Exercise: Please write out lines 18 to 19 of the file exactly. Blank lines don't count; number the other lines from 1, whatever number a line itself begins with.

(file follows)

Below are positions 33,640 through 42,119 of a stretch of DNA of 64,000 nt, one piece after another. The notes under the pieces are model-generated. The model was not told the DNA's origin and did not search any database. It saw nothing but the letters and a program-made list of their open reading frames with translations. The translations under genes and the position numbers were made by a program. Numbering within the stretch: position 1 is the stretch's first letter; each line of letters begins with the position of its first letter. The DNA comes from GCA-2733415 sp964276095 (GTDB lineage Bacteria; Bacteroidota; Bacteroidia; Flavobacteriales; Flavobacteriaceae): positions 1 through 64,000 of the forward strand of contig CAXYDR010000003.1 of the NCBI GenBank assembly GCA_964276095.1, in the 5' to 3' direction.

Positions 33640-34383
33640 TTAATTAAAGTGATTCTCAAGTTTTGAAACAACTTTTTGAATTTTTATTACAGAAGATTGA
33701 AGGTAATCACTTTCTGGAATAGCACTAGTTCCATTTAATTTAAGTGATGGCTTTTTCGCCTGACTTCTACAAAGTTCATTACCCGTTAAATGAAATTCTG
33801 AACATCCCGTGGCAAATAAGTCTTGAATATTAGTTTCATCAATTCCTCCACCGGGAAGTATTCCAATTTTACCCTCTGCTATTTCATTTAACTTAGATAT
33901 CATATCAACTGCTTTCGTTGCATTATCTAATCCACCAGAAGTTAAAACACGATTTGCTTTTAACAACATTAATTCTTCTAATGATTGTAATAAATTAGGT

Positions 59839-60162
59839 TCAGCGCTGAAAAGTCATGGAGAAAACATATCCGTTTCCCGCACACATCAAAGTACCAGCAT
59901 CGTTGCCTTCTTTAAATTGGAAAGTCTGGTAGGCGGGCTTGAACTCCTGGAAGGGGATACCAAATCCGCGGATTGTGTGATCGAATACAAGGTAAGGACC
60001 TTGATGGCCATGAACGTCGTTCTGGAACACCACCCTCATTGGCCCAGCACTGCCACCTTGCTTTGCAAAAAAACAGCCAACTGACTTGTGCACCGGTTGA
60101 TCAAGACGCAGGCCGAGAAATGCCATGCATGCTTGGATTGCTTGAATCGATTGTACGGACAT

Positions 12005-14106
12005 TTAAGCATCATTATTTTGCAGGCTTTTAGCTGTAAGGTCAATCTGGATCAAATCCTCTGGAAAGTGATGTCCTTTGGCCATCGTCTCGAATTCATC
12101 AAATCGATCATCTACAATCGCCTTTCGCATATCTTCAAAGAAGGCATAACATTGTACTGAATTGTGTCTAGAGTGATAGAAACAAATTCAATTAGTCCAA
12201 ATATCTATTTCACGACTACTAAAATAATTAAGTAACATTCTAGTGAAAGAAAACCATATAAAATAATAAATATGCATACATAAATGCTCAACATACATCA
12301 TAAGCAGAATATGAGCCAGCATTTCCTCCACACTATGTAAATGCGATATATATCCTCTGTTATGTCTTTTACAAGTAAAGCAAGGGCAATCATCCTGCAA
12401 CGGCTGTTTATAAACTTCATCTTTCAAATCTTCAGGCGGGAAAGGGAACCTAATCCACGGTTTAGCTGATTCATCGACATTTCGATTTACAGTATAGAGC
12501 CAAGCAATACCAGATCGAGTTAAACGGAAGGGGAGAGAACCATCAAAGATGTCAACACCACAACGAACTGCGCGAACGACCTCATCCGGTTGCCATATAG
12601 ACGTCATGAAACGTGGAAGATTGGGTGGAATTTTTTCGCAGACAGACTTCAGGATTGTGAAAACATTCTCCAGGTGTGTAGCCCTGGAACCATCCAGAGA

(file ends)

12501 CAAGCAATACCAGATCGAGTTAAACGGAAGGGGAGAGAACCATCAAAGATGTCAACACCACAACGAACTGCGCGAACGACCTCATCCGGTTGCCATATAG
12601 ACGTCATGAAACGTGGAAGATTGGGTGGAATTTTTTCGCAGACAGACTTCAGGATTGTGAAAACATTCTCCAGGTGTGTAGCCCTGGAACCATCCAGAGA